WASHINGTON (Nov. 18)
Jewish and non-Jewish supporters of President Richard M. Nixon’s Vietnam war policies had boundless praise today for Premier Golda Meir of Israel whose message to the President supporting his Nov. 3 Vietnam speech has created a stir in Washington. The praise came chiefly from Republicans and others who have previously denounced war critics and the mass anti-war mobilization here last week end in which thousands of Jewish youth and adults participated.
House Republican leader Gerald R. Ford, of Michigan, said he commended to all Americans “the bright vision” of Israel “which the Premier expresses in her congratulatory message to President Nixon on his Nov. 3 speech to the nation.” Rep. Ford attacked “the simplistic and myopic view of the struggle in Vietnam which some strident critics of President Nixon’s policy take” and said it was “sharply refuted by the Prime Minister of Israel”. He praised her “indomitable courage and independence of mind” which “cannot be questioned.” He said Mrs. Meir “knows as do her countrymen that the fate of small, still free nations everywhere is deeply involved in Vietnam.” Rep. Ford is a strong advocate of the sale of Phantom jet bombers and other military equipment to Israel.
Bernard Direnfeld, national commander of the Jewish War Veterans of the United States, which has always taken a hawkish stand on the Vietnam war, claimed that Mrs. Meir’s support of Mr. Nixon was “highly relevant to the security both of Israel and the United States.” Mr. Direnfeld claimed, in a statement issued today, that “there are many parallels between Israel’s long search for peace and America’s present efforts to negotiate a meaningful peace in Vietnam.”
Meanwhile, Congressmen were cautious in their reaction to Mrs. Meir’s message. Except for Rep. Ford, none of the Senators and Representatives contacted by the Jewish Telegraphic Agency were willing to be identified by name. Their comments followed party lines. One high ranking Republican praised Mrs. Meir as a “brilliant, perceptive woman.” But a prominent Democratic Senator expressed disbelief that Mrs. Meir had in effect endorsed the President’s speech. A Democratic member of the House told JTA that he was reserving comment because “many of my supporters strongly support Israel but just as strongly oppose the President’s Vietnam policy.”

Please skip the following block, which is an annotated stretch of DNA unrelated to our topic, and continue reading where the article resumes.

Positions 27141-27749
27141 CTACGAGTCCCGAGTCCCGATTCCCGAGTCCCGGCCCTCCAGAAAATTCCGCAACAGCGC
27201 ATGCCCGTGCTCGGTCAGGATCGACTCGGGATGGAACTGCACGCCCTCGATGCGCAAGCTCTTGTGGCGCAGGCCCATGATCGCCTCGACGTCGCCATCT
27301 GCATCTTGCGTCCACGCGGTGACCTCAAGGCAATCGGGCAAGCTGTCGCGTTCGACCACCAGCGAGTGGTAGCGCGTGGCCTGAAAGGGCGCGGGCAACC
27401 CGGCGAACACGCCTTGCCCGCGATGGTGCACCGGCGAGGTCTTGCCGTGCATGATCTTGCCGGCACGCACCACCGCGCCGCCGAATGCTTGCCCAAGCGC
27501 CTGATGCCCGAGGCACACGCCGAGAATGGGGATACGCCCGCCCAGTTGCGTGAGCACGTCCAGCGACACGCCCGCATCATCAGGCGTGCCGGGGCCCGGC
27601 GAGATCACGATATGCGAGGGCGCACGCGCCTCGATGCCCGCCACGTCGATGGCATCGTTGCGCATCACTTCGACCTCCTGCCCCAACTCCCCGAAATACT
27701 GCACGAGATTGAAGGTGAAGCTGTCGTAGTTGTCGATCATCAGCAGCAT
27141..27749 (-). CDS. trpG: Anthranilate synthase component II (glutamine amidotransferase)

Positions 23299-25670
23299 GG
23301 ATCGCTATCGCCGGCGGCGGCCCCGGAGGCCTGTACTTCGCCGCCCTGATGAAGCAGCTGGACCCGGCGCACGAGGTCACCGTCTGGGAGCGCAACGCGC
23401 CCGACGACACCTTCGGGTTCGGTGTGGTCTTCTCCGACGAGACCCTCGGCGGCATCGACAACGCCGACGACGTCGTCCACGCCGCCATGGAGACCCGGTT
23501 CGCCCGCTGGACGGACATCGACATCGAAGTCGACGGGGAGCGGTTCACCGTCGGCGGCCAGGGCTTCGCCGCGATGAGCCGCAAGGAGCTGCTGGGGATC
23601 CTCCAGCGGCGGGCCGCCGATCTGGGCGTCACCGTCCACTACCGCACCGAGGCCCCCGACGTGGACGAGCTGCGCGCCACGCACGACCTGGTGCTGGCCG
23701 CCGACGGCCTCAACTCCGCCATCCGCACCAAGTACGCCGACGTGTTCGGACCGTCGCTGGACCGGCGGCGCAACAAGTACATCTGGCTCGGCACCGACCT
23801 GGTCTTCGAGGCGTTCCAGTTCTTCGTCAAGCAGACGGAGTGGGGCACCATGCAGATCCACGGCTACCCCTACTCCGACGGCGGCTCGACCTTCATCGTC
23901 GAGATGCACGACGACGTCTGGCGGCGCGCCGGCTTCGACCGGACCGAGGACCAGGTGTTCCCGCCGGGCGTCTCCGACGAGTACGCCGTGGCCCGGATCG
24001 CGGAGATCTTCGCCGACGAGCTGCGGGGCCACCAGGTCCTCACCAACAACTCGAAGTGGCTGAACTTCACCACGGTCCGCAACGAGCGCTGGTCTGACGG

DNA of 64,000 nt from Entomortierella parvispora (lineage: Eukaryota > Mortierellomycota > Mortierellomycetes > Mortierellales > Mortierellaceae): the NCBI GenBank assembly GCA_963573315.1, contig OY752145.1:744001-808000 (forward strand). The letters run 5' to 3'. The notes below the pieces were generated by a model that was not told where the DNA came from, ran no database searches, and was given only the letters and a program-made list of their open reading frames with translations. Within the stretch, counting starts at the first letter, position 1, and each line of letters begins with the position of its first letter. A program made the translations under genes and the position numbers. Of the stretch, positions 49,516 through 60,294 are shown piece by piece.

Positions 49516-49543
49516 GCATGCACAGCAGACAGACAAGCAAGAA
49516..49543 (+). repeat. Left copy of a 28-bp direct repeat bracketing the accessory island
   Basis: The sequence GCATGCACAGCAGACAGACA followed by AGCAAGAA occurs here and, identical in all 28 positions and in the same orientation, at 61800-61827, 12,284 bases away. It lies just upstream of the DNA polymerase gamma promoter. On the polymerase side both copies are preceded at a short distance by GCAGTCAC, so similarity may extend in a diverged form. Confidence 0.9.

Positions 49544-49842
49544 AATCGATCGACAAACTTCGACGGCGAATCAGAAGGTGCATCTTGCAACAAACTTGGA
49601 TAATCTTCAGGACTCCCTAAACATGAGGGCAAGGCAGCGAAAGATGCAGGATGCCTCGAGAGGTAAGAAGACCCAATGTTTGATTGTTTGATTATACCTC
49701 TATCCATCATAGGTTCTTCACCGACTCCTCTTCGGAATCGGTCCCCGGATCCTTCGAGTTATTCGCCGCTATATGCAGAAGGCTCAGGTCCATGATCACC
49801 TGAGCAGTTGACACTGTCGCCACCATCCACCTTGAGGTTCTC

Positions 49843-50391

Mrs. Meir’s letter was made public by the White House Sunday. It was conveyed to the President through Walworth Barbour, the U.S. Ambassador in Tel Aviv. It said: “The Prime Minister wishes to congratulate the President on his meaningful speech, and expresses her hope that he will speedily succeed in bringing about peace in Vietnam. The President’s speech contains much that encourages and strengthens freedom-loving small nations the world over, which are striving to maintain their independent existence looking to that great democracy, the United States of America.”
Gen. Yitzhak Rabin, Israel’s Ambassador to the U.S., addressing the Women’s National Democratic Club in Washington yesterday, he said he thought Mrs. Meir’s letter referred to the following passages in the Nixon speech: “Our defeat and humiliation in South Vietnam would, without question, promote recklessness in the councils of those great powers who have not yet abandoned their goals of world conquest. This would spark violence wherever our commitments help maintain peace–in the Middle East, in Berlin, and eventually even in the Western Hemisphere…Let historians not record that when America was the most powerful nation in the world, we passed on the other side of the road and allowed the last hopes for peace and freedom of millions of people of this earth to be suffocated by the forces of totalitarianism.”
Strong dissent from Mrs. Meir’s position was voice by Rabbi Balfour Brickner, a war critic and national director of the commission on Interfaith Activities for Reform Judaism. He said he had no alternative as a liberal Jew but to reject Mrs. Meir’s support of President Nixon on the Vietnam issue. Rabbi Brickner said, “Golda Meir has driven wedge between herself and the liberal, intellectual Jews of America who saw no conflict in supporting Israel’s struggle while opposing the unjust, unwise war in Vietnam.” He expressed fear that the Meir endorsement would alienate “many of Israel’s friends in America’s academic community, among liberal Protestants and Catholics and the clergy, and among politically active young people with liberal inclinations.”